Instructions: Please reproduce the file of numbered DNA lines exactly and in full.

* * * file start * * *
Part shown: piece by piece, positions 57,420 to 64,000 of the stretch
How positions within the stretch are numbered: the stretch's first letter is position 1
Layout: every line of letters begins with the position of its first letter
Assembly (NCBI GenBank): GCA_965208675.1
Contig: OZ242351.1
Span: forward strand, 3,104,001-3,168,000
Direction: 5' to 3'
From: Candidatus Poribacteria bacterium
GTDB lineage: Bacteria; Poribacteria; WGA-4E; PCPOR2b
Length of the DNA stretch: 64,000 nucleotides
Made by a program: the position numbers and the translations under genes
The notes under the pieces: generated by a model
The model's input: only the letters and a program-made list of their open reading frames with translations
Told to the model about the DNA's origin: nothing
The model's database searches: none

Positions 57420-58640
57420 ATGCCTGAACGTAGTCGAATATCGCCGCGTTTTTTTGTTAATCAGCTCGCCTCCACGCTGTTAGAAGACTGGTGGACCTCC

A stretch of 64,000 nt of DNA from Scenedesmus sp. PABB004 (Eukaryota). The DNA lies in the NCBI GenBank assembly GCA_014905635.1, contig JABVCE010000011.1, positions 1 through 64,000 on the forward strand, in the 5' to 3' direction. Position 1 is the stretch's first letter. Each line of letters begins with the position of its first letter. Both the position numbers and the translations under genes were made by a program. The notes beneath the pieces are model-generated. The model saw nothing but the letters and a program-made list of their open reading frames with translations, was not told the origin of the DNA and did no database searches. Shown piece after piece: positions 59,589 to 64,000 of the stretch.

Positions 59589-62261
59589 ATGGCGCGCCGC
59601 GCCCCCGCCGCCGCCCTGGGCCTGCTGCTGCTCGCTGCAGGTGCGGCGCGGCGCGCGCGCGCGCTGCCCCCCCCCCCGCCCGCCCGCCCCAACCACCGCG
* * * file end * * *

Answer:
Part shown: piece by piece, positions 57,420 to 64,000 of the stretch
How positions within the stretch are numbered: the stretch's first letter is position 1
Layout: every line of letters begins with the position of its first letter
Assembly (NCBI GenBank): GCA_965208675.1
Contig: OZ242351.1
Span: forward strand, 3,104,001-3,168,000
Direction: 5' to 3'
From: Candidatus Poribacteria bacterium
GTDB lineage: Bacteria; Poribacteria; WGA-4E; PCPOR2b
Length of the DNA stretch: 64,000 nucleotides
Made by a program: the position numbers and the translations under genes
The notes under the pieces: generated by a model
The model's input: only the letters and a program-made list of their open reading frames with translations
Told to the model about the DNA's origin: nothing
The model's database searches: none

Positions 57420-58640
57420 ATGCCTGAACGTAGTCGAATATCGCCGCGTTTTTTTGTTAATCAGCTCGCCTCCACGCTGTTAGAAGACTGGTGGACCTCC

A stretch of 64,000 nt of DNA from Scenedesmus sp. PABB004 (Eukaryota). The DNA lies in the NCBI GenBank assembly GCA_014905635.1, contig JABVCE010000011.1, positions 1 through 64,000 on the forward strand, in the 5' to 3' direction. Position 1 is the stretch's first letter. Each line of letters begins with the position of its first letter. Both the position numbers and the translations under genes were made by a program. The notes beneath the pieces are model-generated. The model saw nothing but the letters and a program-made list of their open reading frames with translations, was not told the origin of the DNA and did no database searches. Shown piece after piece: positions 59,589 to 64,000 of the stretch.

Positions 59589-62261
59589 ATGGCGCGCCGC
59601 GCCCCCGCCGCCGCCCTGGGCCTGCTGCTGCTCGCTGCAGGTGCGGCGCGGCGCGCGCGCGCGCTGCCCCCCCCCCCGCCCGCCCGCCCCAACCACCGCG